By S. Joseph DiSalvo, ChFC, and Marie L. Madarasz, AIF
The saying goes, “The only thing certain in life is death and taxes.” When referring to the widow’s penalty, one could say the only thing certain is death and higher taxes!
The widow’s penalty is one of the illogical aspects of the federal income tax code. It is often an unexpected and unwelcome surprise to a surviving spouse who has not had to deal with the disadvantages of being a single tax filer in decades. The reality is they are often hit with a higher tax liability even though they may have less income.
As an example, a couple who is married may have pension income, rental income, Social Security benefits, investment income, etc. There is a good chance that after one spouse dies the surviving spouse will retain most of this income, although they will lose the lower of the two Social Security benefits.
Now, however, the income of the surviving spouse will be taxed very differently. A married couple filing jointly (MFJ) with a $250,000 adjusted gross income would be in the 24% marginal tax bracket. That same income for a single filer (as the surviving spouse would file the year after the year of death), would push them into the 35% tax bracket! In fact, for the single filer, anything higher than $207,351 will now be taxed at the 35% rate. And bear in mind that this is not a simple 11% increase, rather it represents a 45% increase for any income being taxed in 35% bracket (that would have otherwise been taxed in the 24% bracket when they filed married jointly). And the surviving spouse’s standard deduction, which many retirees use rather than itemizing, will be cut in half.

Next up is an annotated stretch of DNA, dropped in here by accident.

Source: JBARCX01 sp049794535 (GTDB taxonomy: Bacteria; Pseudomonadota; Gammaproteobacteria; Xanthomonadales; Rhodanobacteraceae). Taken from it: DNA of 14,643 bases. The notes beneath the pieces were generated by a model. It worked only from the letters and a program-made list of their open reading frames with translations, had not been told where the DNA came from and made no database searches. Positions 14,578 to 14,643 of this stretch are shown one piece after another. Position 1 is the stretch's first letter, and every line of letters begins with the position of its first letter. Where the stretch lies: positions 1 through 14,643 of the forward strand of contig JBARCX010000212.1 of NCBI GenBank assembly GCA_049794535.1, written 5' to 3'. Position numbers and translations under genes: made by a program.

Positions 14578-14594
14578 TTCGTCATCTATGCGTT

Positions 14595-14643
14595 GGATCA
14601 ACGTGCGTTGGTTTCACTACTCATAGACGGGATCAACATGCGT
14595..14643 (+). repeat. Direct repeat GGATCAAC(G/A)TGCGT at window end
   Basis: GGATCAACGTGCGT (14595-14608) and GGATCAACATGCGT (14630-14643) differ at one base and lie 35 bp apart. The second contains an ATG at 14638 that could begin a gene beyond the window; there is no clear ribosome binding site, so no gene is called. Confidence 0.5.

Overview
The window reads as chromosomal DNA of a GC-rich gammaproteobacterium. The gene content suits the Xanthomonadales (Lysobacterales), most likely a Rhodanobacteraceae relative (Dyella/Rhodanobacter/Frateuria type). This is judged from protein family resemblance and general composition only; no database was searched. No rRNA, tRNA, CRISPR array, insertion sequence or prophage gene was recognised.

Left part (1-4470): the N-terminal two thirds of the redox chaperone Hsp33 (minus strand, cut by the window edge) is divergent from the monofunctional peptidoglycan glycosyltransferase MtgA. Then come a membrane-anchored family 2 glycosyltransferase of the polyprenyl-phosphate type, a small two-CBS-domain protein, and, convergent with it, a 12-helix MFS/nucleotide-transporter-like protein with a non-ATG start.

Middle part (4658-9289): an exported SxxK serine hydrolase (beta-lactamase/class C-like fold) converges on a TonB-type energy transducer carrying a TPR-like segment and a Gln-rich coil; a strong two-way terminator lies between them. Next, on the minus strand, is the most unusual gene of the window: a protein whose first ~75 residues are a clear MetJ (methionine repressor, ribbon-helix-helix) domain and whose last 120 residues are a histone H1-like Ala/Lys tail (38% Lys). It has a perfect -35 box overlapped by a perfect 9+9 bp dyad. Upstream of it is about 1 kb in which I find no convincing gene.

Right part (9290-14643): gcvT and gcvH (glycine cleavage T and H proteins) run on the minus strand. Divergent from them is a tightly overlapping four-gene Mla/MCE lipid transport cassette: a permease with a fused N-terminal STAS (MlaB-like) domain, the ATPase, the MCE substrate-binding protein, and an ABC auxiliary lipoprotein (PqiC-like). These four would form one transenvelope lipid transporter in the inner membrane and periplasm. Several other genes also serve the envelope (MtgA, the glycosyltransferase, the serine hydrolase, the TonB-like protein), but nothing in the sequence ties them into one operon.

And, although the example above speaks about a high-income retiree, this reality of the tax code exists at every level up and down the income spectrum.
It is not only the tax bracket and deduction loss the surviving spouse will have to contend with. Medicare imposes surcharges on higher-income participants, called the income related monthly adjustment amount (IRMAA). The theory is that higher-income participants can afford to pay more for their healthcare. Here again, single filers are at a disadvantage.
A couple who are married and filing jointly can make up to $174,000 of modified adjusted gross income (MAGI) and not pay a surcharge. In order for the single filer to not pay a surcharge, they must have a MAGI below $87,000.
If we were to look again at an annual income of $250,000, the surviving spouse’s new filing status will cause a higher IRMAA (Medicare Part B and Part D) surcharge. The surcharge for the MFJ couple would add an additional surcharge of $176 per month per participant, or $352 monthly. Now for the surviving spouse, that same income will add a surcharge of $388 each month for one participant! And IRMAA surcharges apply on a “cliff” basis, meaning one dollar over this limit causes the full corresponding surcharge to apply to all premiums paid for the year. These surcharges have a two-year look back – to determine if you will pay higher premiums in 2020, Medicare uses the 2018 MAGI.
Net Investment Income Tax